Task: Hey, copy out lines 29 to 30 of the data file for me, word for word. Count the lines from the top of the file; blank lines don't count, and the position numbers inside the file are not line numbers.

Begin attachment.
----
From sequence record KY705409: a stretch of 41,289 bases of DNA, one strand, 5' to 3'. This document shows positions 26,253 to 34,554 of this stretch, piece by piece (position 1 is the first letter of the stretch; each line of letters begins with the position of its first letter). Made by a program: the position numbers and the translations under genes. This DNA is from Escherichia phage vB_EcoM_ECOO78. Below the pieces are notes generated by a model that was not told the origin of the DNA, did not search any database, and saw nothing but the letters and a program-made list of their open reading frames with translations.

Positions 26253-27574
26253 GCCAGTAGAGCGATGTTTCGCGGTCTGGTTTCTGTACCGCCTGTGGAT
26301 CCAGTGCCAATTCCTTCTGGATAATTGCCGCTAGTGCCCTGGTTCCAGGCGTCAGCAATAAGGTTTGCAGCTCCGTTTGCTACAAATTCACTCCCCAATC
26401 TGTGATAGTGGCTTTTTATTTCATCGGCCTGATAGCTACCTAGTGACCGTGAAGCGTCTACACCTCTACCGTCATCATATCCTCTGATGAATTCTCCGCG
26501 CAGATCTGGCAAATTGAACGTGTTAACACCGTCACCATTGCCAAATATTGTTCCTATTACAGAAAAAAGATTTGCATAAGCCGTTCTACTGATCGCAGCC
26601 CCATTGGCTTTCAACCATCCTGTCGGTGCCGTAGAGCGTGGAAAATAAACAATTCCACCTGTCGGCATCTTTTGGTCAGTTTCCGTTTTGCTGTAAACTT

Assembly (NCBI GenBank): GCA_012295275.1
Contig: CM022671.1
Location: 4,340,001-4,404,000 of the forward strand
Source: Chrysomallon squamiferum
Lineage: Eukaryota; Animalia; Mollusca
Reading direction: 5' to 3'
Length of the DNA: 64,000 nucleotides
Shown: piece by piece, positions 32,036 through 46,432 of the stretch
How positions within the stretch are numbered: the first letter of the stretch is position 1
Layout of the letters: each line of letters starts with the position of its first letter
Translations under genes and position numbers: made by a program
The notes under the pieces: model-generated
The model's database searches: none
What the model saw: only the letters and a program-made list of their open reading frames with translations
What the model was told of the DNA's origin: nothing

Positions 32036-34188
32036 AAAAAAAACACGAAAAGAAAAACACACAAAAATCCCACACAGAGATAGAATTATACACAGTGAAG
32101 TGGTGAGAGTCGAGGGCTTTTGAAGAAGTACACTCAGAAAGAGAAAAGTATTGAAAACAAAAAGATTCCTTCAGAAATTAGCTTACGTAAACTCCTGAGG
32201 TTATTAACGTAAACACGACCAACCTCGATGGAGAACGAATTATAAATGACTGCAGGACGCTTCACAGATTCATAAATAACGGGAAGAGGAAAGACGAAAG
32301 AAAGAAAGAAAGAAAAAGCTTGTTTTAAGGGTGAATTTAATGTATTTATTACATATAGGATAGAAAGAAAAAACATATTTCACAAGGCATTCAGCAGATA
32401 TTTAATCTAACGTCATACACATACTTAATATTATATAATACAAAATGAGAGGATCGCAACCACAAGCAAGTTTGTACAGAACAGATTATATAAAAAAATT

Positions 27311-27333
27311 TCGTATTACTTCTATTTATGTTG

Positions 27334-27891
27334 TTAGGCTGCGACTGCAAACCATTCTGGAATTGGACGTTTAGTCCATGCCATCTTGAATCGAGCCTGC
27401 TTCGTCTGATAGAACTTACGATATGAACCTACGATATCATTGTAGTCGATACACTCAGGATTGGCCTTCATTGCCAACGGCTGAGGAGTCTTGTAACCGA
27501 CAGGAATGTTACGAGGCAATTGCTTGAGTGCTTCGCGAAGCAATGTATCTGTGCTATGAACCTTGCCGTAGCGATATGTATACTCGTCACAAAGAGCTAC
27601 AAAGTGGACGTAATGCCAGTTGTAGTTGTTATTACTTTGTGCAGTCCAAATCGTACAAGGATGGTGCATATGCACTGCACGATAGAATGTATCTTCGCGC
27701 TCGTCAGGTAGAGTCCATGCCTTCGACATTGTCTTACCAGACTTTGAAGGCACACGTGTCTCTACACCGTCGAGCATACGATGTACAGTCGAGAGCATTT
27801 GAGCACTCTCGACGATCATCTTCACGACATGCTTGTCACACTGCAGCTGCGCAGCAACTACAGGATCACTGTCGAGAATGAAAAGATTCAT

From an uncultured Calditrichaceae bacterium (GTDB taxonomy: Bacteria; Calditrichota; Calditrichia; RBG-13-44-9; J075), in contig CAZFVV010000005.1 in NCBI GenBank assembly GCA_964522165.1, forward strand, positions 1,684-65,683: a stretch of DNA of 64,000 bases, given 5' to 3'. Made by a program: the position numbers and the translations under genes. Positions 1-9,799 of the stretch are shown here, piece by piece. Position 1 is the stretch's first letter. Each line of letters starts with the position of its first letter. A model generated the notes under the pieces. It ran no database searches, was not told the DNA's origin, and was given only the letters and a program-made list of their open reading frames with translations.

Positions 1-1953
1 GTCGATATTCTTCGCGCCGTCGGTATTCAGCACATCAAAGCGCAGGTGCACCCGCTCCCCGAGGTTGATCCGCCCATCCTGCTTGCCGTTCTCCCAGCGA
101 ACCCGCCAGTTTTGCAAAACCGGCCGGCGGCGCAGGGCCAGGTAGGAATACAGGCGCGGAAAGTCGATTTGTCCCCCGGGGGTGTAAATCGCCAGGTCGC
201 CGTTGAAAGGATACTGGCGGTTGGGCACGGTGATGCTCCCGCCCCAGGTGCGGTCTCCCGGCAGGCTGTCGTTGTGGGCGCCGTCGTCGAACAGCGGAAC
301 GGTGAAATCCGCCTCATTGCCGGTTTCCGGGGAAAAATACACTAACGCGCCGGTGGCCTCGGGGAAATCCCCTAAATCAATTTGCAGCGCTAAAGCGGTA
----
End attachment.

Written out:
Positions 27311-27333
27311 TCGTATTACTTCTATTTATGTTG